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Wine Club Acquisition — improving your online approach to member acquisition 

by | Sep 18, 2023

As you know, ever since wineries had to quickly learn to conduct wine tastings virtually, tasting rooms have been facing some fresh challenges.

With fewer visitors in our tasting rooms, and many of those visitors now exploring alternative forms of refreshments over wine, our wine club sign-ups have also been taking a hit.

Wine Chemistry Creative conducted a study to see what wineries are doing to take their wine club acquisition online. Read on to see how we’re doing.

Digital is the new wine club acquisition strategy

Findings from the recently released Silicon Valley Bank 2023 Direct-to-Consumer Survey show that tasting room sales have been trending downward while wine club sales have been trending upward.

Currently, between 80% and 90% of new members joining the wine clubs of small U.S. wineries are gained through non-digital sources. Those non-digital sources, it turns out, are almost exclusively the tasting room.

2022 appears to be the first year where wine club sales exceeded tasting room sales. Rob McMillan believes there is every reason to expect this trend to continue.

And if Rob McMillan believes it, then so do I.

Moving forward, tracking and driving growth in club memberships outside of the tasting room should be a goal of all wineries with clubs.

Rob McMillan


What are wineries doing to increase wine club membership online?

Seeing the declining tasting room numbers, I wondered: what are wineries doing to increase wine club memberships from outside of the tasting room?

New member acquisition is naturally vastly different through a website than in the tasting room.

The tasting room, after-all, is designed to make your visitors feel they belong. We treat guests to wine country hospitality, pour them wines, share stories, create chemistry, offer to waive their tasting fees … before we know it, they’re asking where to sign.

Not so easy on a website.

So, how are wineries managing in the online arena, to give visitors a sense of their wines, create a connection, and compel them to join the wine club?

To find out how wine clubs were being presented, and the kinds of incentives being offered for new sign-ups, I did what any normal person would do, and conducted a study of more than 100 websites of small U.S. wineries to check out their new member acquisition strategies.

Here is what I discovered:

The current state of wine club member acquisition online

#1. Wine Club Link in Main Navigation

Displaying links to your website’s most important pages in your main navigation is considered standard operating procedure in user experience design. Findings from this study showed just 76% of wineries following this convention.

At one-quarter of winery websites, users will not see a link to the wine club in the main navigation. This is a missed opportunity in online wine club member acquisition.

Strikingly, 24% of the wineries in our study do not provide a visible link to the wine club in the main navigation of their website. On these websites, the link was either absent or hidden behind a second click, requiring the user to click on “Wines” or “Acquire” or to uncollapse a hamburger menu. More on hamburger menus >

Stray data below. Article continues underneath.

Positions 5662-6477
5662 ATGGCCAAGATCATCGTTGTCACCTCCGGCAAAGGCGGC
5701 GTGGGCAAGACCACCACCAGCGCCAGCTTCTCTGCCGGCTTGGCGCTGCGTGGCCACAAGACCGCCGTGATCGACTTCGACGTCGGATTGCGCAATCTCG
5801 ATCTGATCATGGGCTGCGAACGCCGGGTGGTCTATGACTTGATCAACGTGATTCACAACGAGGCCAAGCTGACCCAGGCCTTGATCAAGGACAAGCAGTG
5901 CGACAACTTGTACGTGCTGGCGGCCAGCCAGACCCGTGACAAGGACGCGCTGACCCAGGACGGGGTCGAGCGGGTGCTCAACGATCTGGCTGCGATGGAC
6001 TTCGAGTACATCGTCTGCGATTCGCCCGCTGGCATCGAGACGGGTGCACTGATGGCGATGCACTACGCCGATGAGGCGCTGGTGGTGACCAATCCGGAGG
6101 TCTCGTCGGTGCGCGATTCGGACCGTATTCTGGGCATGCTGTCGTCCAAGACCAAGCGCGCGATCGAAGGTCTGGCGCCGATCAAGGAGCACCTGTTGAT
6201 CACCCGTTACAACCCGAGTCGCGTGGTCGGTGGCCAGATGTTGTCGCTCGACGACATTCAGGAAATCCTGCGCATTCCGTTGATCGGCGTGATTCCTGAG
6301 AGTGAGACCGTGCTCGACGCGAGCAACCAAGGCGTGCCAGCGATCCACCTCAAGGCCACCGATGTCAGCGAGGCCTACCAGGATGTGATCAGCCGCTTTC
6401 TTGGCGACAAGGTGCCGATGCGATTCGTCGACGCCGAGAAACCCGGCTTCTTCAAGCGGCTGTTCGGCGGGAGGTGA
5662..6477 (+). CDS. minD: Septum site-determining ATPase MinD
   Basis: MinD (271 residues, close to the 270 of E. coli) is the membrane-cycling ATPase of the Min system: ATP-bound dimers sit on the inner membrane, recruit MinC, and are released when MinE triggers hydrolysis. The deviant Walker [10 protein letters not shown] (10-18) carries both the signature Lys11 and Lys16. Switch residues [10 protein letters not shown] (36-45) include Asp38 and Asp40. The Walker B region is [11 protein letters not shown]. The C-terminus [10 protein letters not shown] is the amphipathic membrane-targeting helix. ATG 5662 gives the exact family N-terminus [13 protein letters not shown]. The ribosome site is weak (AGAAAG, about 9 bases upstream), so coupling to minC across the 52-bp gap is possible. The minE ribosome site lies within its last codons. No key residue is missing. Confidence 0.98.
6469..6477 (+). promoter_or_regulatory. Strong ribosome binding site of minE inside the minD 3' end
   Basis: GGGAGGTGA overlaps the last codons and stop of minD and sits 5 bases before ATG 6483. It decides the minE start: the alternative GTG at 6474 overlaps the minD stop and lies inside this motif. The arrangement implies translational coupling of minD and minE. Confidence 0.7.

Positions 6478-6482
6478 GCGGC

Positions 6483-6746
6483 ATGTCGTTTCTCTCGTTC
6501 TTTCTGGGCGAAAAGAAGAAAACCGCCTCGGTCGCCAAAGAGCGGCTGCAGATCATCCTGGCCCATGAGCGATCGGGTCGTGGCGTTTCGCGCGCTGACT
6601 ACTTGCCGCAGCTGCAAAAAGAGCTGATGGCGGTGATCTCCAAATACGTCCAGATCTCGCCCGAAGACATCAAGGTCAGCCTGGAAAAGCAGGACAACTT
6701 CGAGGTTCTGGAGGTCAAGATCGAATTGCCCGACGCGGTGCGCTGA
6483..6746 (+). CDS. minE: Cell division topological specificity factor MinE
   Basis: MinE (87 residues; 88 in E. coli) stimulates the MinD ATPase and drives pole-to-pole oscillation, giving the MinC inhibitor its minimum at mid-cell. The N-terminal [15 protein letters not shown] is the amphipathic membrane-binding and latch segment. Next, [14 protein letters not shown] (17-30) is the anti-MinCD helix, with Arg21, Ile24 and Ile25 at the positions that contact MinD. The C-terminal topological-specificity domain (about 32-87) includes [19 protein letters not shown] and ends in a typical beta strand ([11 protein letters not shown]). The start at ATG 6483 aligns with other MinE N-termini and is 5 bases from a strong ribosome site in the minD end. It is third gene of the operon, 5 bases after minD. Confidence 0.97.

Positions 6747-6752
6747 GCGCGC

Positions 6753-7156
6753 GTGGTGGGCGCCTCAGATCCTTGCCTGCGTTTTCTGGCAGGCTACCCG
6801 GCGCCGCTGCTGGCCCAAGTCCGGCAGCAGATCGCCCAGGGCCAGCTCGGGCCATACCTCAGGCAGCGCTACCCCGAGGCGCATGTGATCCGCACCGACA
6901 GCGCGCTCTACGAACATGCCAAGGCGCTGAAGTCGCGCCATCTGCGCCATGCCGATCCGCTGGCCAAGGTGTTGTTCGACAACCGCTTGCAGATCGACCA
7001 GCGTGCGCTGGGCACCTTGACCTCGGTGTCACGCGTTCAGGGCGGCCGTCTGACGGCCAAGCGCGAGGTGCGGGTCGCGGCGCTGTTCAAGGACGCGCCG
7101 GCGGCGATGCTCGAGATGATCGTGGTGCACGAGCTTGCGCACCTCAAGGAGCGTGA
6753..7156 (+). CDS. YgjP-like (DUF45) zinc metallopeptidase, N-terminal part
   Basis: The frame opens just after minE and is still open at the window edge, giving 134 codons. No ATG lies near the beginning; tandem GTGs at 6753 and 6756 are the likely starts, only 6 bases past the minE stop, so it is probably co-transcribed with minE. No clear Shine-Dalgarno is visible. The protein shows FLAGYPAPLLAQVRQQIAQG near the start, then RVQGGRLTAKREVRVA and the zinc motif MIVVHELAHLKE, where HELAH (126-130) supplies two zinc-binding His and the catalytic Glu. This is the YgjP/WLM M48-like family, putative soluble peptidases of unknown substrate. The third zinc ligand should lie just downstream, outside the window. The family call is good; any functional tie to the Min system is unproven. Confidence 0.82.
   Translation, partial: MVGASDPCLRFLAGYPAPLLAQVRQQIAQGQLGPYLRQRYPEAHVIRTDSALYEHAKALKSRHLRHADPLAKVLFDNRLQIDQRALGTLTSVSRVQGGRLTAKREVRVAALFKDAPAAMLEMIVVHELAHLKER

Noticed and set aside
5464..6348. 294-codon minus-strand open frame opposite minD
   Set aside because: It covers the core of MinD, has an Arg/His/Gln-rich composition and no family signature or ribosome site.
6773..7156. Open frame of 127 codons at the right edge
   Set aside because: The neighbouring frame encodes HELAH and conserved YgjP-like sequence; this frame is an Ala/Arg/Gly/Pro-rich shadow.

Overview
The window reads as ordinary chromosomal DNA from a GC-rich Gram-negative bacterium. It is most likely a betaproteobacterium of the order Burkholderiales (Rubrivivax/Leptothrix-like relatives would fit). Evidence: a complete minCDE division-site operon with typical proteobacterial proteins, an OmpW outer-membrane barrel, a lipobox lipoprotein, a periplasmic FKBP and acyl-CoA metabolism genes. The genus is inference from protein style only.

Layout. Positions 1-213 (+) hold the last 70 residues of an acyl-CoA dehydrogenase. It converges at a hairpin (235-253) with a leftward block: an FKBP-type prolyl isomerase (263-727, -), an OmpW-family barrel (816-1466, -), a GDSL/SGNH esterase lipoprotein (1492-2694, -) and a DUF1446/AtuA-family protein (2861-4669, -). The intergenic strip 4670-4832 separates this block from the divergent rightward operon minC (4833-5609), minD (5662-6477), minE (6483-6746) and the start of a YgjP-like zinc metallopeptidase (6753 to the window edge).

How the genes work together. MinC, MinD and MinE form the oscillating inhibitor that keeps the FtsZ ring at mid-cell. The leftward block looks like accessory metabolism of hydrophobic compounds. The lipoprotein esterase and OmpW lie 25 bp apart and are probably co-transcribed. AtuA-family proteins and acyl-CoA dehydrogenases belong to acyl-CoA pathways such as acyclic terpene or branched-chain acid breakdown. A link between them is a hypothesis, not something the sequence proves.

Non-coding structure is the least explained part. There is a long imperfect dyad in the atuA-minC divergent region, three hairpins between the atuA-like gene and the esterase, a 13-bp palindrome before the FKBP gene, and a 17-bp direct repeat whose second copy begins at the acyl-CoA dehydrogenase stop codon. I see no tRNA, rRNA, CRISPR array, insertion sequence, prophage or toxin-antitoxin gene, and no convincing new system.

Where's the beef:

Go easy on the burgers

Hamburger menus: not always the best approach for navigation

The use of a “hamburger menu,” three short horizontal lines which, when clicked, uncollapses to reveal a menu is a stylistic choice often used to support an aesthetic of minimalism.

Although hamburger menus can effectively aid design on a website’s second-level pages, they can diminish user experience when used on the homepage.

In a recent usability study by the Nielson Norman Group, hidden menus were used by roughly only half of users compared to visible or combo menus.

Choosing hamburger menus can be a whopper of a mistake for certain audiences.

#2. Wine Club Call-to-Action on the Homepage

38% of wineries use a wine club call-to-action (CTA) on the homepage for new member acquisition.

On websites displaying a wine club CTA on the homepage, every instance but one (the one exception led, incidently, to a 404 Page Not Found error) was hidden “below the fold,” requiring users to scroll almost to the bottom of the homepage for the offer to be visible. More on homepage calls-to-action >

One website contained a “Membership” button within the hero image, but lacked a main navigation item indicating a membership page.

Hompage CTAs:

Using visual prominence for new member acquisition

Creating visual promince using graphical elements versus position.

Although the role of the homepage is not to singularly funnel all users to the Wine Club page, links to the Club page do deserve visual prominence, and to effectively aid new member acquisition, they must be compelling.

Visual prominence is achieved through the use of design elements such as placement on page, imagery, color, contrast, layout, scale, typography, and compelling messaging.

Links in the main navigation benefit from their prominent location, but as text-only links, they are not compelling. Users will only click on a link in the main nav if the link matches what the user is looking for. If a website user is not able to find what they are looking for *quickly* they are likely to leave.

Graphically-supported calls-to-action, which present the user with a benefit and a required action, funneling site visitors toward the club page, are currently being underutilized for wine club acquisition.

Keep your wine club member acquisition CTAs above the fold.

Recent eye-tracking studies show that although website users have learned to scroll better than they did back in 2010, 57% of visitors still don’t look below the fold, and only 26% will go further than twice the screen height. In other words, don’t assume your new member acquisition CTA at the bottom of your homepage is being seen by your visitors.

How are wineries moving web visitors to their wine club page?

Wine club acquisition pie chart

Is there an opportunity for wineries to improve new member acquisition online?

#3. Presenting Site Visitors With a Compelling Offer

I came across one winery using a pop-up to display a wine club call-to-action when the homepage loads, offering a discount on the visitor’s next order if they join, which they can do by entering their email address and clicking “Join.”

In all the winery websites I studied, this seemed the most compelling case for considering the wine club.